What are we going to do about it?
Sociology can give tons of reasons for the shift. Many of the theories point to the situation that arose in the 70’s when a large number of women entered the workforce. This, according to the theories, led to fewer and fewer family meals being prepared by hand. American capitalism (always quick to pick up the slack) leaped into the breech, and started providing prepared meals that were readily available in frozen food sections of the local supermarkets.
Economics also contribute significantly. The entry of large volumes of women into the workforce meant (for a time) that there was more discretionary income. There was more money that people could spend in new ways (like going out to eat). This in turn led to a rise in the number fast food outlets, whose products tend to be high in fat. That very same rise opened the doors to competition, which in its own way fought to keep prices low. Meanwhile, large-scale industrial farming brought about the commoditization of food, also contributing to low prices. Higher and higher tech yielding lower and lower varieties of food.
In short, a perfect storm: low-cost, high-fat meals that are eaten without a lot of supervision.
Okay, I know that this is a VERY broad-brush assessment. Even so, the fact remains, obesity rates today are skyrocketing. And I really don’t care “why”. (A very inciteful woman told me recently that “why is a question for writers and philosophers”. I’m more of a behaviorist.) We are where we are, regardless of how we got here. So the question is what we are going to do about it?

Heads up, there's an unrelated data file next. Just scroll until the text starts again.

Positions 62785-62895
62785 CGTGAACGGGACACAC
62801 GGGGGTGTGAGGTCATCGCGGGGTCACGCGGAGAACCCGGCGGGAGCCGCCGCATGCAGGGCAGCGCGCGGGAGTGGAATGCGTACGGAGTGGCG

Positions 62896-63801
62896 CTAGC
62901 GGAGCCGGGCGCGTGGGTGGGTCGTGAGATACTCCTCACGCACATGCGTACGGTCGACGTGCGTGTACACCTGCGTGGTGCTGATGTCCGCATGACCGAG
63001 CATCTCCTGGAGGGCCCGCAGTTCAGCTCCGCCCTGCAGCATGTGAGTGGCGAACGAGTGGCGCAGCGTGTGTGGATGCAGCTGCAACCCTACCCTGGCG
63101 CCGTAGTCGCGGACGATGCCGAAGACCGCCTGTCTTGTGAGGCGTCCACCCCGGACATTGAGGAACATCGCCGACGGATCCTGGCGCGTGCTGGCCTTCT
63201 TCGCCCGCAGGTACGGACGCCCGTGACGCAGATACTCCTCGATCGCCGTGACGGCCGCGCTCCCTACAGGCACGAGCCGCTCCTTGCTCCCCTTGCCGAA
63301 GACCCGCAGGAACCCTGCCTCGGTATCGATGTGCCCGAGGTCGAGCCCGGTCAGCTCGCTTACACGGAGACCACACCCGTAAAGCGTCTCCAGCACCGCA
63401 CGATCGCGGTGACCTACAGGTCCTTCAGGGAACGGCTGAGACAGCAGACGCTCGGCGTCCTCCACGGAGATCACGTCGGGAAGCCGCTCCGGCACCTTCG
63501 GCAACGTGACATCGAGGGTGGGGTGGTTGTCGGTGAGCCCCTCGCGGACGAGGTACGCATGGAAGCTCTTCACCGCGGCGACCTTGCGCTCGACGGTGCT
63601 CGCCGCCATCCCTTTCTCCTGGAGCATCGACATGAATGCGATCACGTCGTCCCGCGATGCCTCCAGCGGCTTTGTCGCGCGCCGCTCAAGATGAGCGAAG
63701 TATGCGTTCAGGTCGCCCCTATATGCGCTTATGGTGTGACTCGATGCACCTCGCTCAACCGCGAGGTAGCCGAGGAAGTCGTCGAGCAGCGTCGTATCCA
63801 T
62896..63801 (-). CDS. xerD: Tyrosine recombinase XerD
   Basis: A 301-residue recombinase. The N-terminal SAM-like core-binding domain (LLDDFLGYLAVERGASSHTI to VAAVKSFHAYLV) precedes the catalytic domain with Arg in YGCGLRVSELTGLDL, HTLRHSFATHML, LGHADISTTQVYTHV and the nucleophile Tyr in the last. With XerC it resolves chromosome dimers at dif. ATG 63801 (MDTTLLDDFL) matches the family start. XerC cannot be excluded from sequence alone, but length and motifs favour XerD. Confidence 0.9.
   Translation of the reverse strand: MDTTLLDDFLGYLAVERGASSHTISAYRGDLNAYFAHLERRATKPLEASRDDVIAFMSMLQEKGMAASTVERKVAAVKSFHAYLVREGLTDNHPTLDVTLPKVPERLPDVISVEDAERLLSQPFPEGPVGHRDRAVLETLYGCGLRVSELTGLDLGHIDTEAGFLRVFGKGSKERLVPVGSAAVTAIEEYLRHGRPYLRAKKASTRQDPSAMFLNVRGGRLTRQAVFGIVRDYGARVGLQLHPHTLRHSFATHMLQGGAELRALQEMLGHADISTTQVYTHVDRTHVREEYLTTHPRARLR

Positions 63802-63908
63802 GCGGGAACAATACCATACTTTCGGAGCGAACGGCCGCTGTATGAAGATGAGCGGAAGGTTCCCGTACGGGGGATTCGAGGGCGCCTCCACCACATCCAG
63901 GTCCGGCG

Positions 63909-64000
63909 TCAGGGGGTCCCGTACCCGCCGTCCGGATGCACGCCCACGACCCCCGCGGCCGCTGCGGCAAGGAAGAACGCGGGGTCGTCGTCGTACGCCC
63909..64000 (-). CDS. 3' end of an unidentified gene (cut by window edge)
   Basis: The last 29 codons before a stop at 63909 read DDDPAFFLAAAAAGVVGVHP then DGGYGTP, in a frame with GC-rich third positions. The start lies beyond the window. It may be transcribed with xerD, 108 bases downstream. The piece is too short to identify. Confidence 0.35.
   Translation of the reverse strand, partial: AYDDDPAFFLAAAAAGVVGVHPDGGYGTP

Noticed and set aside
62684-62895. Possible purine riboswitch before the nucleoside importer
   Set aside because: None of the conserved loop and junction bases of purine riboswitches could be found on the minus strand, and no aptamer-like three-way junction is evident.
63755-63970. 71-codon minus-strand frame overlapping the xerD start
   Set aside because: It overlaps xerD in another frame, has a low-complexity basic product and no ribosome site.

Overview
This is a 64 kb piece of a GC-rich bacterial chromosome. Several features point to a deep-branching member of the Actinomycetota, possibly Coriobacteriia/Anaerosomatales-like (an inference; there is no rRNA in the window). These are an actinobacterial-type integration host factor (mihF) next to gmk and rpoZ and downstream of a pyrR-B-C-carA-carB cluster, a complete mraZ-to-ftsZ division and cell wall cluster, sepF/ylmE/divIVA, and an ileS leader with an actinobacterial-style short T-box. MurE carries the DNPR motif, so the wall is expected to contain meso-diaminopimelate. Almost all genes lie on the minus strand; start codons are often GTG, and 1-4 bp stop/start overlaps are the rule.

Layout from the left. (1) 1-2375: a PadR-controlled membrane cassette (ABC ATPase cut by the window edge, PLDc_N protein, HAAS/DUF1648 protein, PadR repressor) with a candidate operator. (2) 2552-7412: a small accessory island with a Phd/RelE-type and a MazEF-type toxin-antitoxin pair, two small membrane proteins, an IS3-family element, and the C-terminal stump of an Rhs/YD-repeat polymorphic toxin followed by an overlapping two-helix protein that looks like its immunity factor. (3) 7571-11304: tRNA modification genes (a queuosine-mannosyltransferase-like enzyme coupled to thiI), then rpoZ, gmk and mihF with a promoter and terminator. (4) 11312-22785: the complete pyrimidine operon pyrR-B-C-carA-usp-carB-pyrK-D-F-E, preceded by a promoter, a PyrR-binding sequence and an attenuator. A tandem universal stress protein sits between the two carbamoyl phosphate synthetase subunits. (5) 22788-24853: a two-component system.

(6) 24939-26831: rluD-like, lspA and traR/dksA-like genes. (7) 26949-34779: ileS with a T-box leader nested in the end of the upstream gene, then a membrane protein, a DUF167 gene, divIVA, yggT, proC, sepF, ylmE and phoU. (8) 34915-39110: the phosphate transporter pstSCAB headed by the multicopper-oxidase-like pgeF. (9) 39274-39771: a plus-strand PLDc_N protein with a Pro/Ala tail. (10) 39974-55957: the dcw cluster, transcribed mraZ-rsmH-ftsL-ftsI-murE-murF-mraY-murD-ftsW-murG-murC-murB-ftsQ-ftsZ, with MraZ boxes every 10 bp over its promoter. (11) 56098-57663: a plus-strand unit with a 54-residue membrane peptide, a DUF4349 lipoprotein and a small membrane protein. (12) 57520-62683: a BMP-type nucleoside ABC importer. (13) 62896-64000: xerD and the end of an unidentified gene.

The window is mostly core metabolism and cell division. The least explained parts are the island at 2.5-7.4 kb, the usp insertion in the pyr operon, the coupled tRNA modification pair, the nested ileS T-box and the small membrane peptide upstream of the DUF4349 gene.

I have some suggestions. First of all, I recommend that we start without a lot of ambition. Rather than change the world, I advocate changing ourselves. Each of us, one at a time. In each moment, let each of us be aware of our own needs. So let me ask you a couple of questions (answer honestly):
Do you understand that being overweight is bad for you? Really? How bad?
What positive purpose is achieved in your life by overeating? What do you get through overeating?
Do you understand that being “less fat” than someone else is not the same as being fit and thin?
Whose responsibility is it to lose your excess weight?
What are you willing to do for yourself to stop the overeating and lose the weight?
Simply by changing your patterns of eating, you will make massive changes in your weight. Dig into the above questions. Be ruthless with yourself. Get to core.
Healthy Wealthy and Green Goes Live
This is the first posting on this blog. I’m glad to have made it this far.
Healthywealthyandgreenonline.com is a blog devoted to promoting (as you might well guess) your health, your wealth and the greening of your lifestyle.
I will be offering thoughts, musings, and product reviews about things that we eat, things that we drink and things that we clean ourselves and our environments with. My style is light; my intent is pure; my ambition is to make a difference. Specifically, to find the difference that makes the difference.
When all goes well, there is also the added benefit of producing positive cash flow for those who are interested. I like making money, and I like to help others make money.
Please feel free to comment on any and all posts. I look forward to engaging with my readers.
For a closer look at what I do and where this is going, join my mailing list by putting your name and email address in the fields in the sidebar.
I’ll write again soon. Live well.
tags: Abundant Wealth, Green, Health, lifestyle